Oct. 13, 2022 -- Generations of Americans grew up being told that breakfast cereals like Corn Flakes and Raisin Bran were healthy ways to start their days.
But now, under new federal guidelines, those cereals and other mainstays of the breakfast table can no longer make that claim.
The guidance was proposed after the White House Conference on Hunger, Nutrition, and Health, “as well as the release of the related national strategy, which aims to end hunger, improve nutrition and physical activity, reduce diet-related diseases and close disparity gaps by 2030,” the FDA wrote in a press release.
To be considered “healthy,” foods must meet certain criteria. The FDA used cereal as an example to illustrate how the guidelines affect how food will be presented to consumers.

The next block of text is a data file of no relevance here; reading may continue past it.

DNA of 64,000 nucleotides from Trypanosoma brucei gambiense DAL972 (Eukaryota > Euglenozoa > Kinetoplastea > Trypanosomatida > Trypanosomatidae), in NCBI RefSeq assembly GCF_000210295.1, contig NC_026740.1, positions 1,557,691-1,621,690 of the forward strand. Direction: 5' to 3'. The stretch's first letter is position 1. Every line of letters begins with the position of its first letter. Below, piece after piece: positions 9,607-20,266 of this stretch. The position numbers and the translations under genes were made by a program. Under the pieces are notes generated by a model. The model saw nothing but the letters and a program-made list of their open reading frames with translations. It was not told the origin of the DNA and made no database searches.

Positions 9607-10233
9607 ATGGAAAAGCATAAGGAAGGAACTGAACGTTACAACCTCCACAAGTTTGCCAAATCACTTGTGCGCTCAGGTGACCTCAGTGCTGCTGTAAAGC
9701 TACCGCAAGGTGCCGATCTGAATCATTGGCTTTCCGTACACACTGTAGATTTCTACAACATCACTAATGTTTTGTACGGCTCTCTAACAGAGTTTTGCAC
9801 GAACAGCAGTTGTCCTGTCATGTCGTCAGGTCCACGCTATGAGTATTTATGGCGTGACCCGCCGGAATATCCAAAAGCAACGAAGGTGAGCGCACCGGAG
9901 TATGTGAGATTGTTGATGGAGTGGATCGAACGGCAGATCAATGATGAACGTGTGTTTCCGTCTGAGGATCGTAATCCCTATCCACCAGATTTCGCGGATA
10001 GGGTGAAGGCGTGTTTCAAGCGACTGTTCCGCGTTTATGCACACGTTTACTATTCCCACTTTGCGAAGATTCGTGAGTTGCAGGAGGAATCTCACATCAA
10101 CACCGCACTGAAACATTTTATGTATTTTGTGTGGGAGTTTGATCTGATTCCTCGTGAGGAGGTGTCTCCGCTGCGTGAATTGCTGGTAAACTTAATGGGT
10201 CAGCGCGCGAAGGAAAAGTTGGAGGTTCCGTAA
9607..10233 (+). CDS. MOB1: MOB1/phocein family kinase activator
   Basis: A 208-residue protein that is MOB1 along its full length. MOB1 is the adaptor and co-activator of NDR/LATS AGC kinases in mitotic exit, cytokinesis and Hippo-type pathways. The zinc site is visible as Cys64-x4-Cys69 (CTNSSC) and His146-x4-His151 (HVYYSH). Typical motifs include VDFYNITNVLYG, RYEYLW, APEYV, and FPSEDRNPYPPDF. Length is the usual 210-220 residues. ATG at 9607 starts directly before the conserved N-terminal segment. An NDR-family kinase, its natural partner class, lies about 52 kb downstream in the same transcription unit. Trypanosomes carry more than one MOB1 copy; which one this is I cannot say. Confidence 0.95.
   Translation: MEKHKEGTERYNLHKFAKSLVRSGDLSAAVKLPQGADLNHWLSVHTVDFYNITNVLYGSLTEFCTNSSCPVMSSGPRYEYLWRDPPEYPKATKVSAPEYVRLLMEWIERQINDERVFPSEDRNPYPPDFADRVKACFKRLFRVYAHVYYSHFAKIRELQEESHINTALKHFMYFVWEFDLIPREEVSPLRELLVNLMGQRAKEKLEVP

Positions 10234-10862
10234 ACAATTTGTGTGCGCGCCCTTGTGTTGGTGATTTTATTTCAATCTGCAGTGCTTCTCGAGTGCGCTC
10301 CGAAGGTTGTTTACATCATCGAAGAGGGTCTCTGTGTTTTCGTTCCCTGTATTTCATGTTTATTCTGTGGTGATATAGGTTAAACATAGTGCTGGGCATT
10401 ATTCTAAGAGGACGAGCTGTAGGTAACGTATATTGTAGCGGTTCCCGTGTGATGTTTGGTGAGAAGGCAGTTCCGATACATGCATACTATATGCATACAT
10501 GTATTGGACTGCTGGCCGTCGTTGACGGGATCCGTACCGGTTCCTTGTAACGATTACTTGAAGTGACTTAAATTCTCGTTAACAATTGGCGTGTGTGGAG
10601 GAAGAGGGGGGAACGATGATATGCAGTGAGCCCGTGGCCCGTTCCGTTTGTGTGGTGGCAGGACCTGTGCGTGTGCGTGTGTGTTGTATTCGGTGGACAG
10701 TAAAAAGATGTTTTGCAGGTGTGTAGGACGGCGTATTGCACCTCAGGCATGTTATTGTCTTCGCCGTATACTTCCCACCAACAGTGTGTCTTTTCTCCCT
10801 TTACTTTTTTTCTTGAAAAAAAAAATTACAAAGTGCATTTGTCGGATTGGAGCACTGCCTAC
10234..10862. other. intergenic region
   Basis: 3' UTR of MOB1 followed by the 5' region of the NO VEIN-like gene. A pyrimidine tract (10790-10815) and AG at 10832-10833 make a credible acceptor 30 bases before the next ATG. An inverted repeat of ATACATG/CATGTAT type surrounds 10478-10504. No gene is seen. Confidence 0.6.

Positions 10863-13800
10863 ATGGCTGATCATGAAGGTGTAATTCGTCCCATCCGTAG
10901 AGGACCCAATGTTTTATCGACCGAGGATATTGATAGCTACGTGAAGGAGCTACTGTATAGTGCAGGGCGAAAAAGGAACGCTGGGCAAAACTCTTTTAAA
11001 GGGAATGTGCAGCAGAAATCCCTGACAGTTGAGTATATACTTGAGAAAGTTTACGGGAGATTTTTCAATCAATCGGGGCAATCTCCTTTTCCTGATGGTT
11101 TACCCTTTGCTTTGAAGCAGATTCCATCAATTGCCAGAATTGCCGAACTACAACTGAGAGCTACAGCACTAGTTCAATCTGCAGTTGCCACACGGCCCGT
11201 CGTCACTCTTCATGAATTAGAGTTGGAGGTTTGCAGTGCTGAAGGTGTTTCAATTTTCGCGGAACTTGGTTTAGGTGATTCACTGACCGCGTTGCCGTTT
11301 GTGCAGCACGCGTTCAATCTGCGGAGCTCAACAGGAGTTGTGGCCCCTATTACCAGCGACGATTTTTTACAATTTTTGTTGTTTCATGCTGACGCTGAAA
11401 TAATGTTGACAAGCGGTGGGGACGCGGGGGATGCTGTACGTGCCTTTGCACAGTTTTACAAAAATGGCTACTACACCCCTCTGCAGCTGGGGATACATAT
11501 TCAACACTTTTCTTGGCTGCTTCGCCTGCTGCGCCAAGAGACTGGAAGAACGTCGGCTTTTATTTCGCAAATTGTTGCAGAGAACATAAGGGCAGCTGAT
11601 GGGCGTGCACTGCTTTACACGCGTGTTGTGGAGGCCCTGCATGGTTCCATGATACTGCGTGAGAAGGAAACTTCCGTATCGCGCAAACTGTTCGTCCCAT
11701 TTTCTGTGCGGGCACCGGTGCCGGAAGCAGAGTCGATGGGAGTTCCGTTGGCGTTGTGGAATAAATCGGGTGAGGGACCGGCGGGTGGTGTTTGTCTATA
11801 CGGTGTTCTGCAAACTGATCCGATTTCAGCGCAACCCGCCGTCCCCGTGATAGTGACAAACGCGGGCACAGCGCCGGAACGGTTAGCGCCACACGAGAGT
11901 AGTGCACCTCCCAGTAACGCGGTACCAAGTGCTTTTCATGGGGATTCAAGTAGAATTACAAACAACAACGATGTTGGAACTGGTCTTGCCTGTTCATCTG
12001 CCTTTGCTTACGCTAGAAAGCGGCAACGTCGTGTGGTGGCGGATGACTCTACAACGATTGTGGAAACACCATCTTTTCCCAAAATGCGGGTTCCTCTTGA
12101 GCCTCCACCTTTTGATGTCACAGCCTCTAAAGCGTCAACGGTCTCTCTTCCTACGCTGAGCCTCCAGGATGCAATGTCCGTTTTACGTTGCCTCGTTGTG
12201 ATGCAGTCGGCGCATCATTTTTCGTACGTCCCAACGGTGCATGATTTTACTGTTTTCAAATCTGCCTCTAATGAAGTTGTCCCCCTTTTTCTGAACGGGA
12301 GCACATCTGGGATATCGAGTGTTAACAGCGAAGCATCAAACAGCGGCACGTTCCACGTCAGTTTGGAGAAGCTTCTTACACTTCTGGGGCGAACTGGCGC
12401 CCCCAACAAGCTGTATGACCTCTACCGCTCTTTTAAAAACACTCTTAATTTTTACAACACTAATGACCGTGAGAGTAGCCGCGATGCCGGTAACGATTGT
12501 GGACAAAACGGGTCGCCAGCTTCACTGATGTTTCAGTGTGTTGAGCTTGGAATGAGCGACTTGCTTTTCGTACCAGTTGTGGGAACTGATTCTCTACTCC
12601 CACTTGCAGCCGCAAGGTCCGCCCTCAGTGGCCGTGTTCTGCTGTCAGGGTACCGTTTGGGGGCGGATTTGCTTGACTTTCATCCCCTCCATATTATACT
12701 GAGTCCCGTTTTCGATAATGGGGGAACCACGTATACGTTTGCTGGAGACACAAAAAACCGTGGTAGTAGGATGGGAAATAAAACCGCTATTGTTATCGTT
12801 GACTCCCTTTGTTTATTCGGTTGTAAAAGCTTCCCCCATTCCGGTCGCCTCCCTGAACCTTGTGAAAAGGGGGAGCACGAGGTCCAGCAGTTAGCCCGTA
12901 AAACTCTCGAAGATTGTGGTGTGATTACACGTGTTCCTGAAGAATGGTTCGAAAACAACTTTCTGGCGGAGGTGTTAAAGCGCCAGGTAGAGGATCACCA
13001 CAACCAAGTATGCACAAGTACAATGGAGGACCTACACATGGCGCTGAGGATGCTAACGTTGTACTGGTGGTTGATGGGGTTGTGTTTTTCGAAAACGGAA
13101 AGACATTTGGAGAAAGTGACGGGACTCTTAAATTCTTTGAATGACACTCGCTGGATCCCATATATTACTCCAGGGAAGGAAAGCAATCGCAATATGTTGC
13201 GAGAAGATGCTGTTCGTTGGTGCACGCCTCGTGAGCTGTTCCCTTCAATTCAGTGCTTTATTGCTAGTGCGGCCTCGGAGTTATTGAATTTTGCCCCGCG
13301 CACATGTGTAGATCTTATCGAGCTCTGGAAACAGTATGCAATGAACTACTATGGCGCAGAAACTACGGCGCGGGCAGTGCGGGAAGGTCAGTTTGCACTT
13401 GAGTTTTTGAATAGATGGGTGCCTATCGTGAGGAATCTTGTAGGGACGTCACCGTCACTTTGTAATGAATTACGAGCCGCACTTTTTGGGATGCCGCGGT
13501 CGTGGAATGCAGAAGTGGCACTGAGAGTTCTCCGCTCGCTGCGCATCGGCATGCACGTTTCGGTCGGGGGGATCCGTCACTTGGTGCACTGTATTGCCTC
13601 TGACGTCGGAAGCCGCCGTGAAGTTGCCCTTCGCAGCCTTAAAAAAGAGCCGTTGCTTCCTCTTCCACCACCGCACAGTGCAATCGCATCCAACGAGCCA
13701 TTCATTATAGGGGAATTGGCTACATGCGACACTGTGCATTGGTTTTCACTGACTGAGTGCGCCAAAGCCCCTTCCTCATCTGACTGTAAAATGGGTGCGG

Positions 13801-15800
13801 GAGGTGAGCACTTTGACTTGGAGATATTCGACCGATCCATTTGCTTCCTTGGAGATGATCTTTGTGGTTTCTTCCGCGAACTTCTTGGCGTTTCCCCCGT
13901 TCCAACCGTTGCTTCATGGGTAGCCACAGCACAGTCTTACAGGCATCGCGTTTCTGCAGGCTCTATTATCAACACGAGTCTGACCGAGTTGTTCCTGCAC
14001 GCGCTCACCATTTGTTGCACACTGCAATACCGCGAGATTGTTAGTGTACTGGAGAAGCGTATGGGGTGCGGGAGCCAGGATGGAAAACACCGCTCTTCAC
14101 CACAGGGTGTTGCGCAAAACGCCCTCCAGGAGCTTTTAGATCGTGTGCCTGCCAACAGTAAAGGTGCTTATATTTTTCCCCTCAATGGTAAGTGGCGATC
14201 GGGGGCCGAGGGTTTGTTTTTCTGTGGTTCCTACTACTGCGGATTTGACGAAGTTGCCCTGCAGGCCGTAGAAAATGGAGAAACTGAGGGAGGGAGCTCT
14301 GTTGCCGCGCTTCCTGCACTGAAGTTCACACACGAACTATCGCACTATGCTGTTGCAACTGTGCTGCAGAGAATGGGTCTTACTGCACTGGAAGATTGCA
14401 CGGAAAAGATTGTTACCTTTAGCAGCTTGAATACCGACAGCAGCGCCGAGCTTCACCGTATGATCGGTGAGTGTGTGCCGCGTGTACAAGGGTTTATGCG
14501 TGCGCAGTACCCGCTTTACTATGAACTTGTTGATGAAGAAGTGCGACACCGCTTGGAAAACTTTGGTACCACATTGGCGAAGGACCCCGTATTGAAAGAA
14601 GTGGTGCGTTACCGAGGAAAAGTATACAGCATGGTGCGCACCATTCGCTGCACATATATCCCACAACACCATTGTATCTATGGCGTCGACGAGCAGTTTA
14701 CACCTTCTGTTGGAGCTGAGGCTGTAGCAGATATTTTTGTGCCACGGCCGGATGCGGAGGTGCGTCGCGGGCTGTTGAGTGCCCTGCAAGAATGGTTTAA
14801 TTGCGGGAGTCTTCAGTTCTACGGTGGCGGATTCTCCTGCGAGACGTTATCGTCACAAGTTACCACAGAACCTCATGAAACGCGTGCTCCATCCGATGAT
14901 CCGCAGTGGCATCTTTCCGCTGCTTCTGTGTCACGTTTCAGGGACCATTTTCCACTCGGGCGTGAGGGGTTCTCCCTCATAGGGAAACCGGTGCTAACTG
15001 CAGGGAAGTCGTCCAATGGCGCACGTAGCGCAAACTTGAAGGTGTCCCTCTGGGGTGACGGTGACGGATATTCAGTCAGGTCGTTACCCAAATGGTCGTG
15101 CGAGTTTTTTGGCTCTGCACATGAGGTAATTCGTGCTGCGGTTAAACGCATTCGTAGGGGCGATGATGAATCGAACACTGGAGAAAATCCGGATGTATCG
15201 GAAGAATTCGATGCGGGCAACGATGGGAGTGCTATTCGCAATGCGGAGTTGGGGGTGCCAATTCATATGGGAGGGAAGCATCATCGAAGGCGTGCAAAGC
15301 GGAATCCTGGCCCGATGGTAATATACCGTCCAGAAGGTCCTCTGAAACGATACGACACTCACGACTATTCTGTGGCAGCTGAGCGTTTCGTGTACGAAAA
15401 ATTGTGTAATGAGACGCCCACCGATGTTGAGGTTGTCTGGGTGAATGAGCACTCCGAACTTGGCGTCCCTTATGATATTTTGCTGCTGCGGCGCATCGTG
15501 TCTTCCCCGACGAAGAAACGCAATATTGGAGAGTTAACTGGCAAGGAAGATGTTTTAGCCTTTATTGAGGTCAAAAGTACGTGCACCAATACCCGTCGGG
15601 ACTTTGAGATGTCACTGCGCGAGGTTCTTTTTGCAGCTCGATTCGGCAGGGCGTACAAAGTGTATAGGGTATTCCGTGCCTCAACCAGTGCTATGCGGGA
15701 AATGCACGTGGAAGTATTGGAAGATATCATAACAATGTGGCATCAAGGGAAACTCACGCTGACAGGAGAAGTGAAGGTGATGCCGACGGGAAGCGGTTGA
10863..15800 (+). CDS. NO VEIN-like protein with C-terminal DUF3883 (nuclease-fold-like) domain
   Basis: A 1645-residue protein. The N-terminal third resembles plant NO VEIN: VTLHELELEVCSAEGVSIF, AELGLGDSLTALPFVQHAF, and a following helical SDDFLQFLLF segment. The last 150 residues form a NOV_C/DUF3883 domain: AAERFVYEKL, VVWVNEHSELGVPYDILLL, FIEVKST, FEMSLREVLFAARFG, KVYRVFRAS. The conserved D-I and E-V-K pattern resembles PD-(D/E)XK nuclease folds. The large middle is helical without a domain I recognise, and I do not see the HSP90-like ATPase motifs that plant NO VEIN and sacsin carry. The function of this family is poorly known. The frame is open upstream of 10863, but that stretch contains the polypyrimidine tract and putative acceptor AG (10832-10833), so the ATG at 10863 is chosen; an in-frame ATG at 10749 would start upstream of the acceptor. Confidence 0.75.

For that “healthy” label, cereals need three-fourth ounces of whole grains and no more than 1 gram of saturated fat, 230 milligrams of sodium, and 2.5 grams of added sugars, CNBC reported.
Here are seven common American brands that don’t meet the “healthy” label standards:
- Raisin Bran (9 grams of added sugars)
- Honey Nut Cheerios (12 grams of added sugars)
- Corn Flakes (300 milligrams of sodium; 4 grams of added sugars)
- Honey Bunches of Oats, Honey Roasted (8 grams of added sugars)
- Frosted Mini Wheats (12 grams of added sugars)
- Life (8 grams of added sugars)
- Special K (270 milligrams of sodium; 4 grams of added sugars)
“Nutrition is key to improving our nation’s health,” said Xavier Becerra, Health and Human Services secretary. “Healthy food can lower our risk for chronic disease. But too many people may not know what constitutes healthy food. FDA’s move will help educate more Americans to improve health outcomes, tackle health disparities and save lives.”